London, 4 Sep - Iran has been allowed a foothold in Iraq for far too long to leave without a fight, according to an Iranian regime expert.
Tony Duheaume, wrote a piece for Al Arabiya, in which he asserted that despite the promises of Iraqi Prime Minister Haidar al-Abadi, the Iranian Regime is still ruling the roost in its fellow Gulf nation, with its claws firmly sunken into the military, the “justice” system, and the government.
Following the elimination of Saddam Hussein, Iran has gained more and more control in Iraq with an Iranian puppet (ex-Prime Minister Nouri Maliki) in charge of the country and Iranian control over the Shiite militias which attack those who oppose Iran.
Duheaume wrote: “As Maliki’s grip strengthened, his agenda for a Shiite dominated Iraq firmly took root, and it soon became apparent that the only future for Iraq under his divisive rule, came in the form of an Iranian satellite state. As he grew in stature, the Iranian regime’s plans for hegemonic control of Iraq began to take hold, and with the use of their subservient puppet in Baghdad; Shiite militias under their control began to wreak havoc across the country in the form of death squads.”
Under the pretence of fighting terrorism (al-Qaeda and ISIS), the Iraqi government cracked down on its Sunni population and any remaining Saddam Hussein’s regime through imprisonment, torture and extrajudicial execution.
Duheaume wrote: “During his term in office, Maliki consolidated his power base and effectively took political control of the judiciary. He used a network of secret prisons, controlled by the interior ministry and used by the Special Police Commanders as places of confinement. Sunni kidnap victims would be taken there to be interrogated, using the vilest forms of torture known. The first sign of death squads operating in Iraq became fully apparent in May 2005, when dozens of bodies began to turn up around Baghdad. But the irony of this whole situation, came about when it was exposed in the US press, of how during 2005, the Pentagon was so desperate to get on top of the rising Sunni insurgency.”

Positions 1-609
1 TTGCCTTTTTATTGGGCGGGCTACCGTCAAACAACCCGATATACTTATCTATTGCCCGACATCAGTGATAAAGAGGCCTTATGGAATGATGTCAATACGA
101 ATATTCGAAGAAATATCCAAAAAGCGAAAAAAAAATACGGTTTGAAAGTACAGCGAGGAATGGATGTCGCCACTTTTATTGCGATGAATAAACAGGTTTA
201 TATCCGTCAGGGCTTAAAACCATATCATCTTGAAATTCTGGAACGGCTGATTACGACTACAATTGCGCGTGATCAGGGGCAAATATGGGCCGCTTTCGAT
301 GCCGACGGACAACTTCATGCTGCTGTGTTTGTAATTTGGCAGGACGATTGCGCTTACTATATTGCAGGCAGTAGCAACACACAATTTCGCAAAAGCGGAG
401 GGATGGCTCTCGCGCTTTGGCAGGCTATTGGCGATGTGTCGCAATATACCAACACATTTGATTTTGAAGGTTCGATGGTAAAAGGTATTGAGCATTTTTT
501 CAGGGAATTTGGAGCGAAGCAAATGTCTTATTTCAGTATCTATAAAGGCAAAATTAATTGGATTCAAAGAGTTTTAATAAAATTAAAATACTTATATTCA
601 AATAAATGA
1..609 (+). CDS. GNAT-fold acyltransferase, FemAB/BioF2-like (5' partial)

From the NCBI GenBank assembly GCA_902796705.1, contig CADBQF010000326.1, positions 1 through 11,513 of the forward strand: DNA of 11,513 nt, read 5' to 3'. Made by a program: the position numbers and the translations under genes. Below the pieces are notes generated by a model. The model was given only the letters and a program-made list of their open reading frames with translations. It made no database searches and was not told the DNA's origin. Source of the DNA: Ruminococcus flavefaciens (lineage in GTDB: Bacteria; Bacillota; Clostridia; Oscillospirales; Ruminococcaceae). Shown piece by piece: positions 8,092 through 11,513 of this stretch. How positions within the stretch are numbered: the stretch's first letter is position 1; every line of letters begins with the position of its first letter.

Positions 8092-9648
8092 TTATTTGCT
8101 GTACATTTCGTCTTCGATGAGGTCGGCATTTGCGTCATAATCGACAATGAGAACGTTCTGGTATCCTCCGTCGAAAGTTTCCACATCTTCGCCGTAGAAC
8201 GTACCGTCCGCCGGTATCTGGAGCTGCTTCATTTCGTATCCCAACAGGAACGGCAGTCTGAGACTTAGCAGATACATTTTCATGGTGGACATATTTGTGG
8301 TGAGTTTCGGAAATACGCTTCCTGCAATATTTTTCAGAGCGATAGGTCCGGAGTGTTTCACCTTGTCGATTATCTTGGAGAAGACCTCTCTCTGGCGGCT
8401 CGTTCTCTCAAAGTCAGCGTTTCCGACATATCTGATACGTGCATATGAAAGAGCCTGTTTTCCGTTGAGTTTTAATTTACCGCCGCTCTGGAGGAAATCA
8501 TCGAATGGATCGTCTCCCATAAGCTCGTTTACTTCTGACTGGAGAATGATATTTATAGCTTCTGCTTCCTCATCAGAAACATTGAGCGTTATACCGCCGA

However, if the US had sent in extra troops to deal with the threat of terrorism rather than removing the troops that were still there, the influence of the Iranian Regime might still have been minimalised.
Duheaume wrote: “It was when Iraq needed US boots on the ground to fight ISIS, none were forthcoming, and so the Iraqi authorities turned to Iran for help, and since that time, through the IRGC’s Qods Force, the Iranian regime has been able to entrench itself firmly in Iraq, making great strides politically, militarily and economically to cement its position.”
Abadi promised reform upon his election in 2014 and more political power to Sunni tribes
Duheaume wrote: “But even under his tenure, with death squads in the form of militias still out there, his promises of healing divisions have proven to be just empty words.
Even with ISIS virtually eradicated in Iraq, violence against Sunni citizens continues, which has been seen markedly during the cleaning up process.”
He continued: “Now that Iranian-backed militias have been integrated into the Iraqi armed forces, the army is effectively under the control of Tehran. With the present climate the way it is, it makes no difference what Shiite prime minister sits at the head of the government, the militias won’t be reined in as long as Iran has a strong influence in the country.”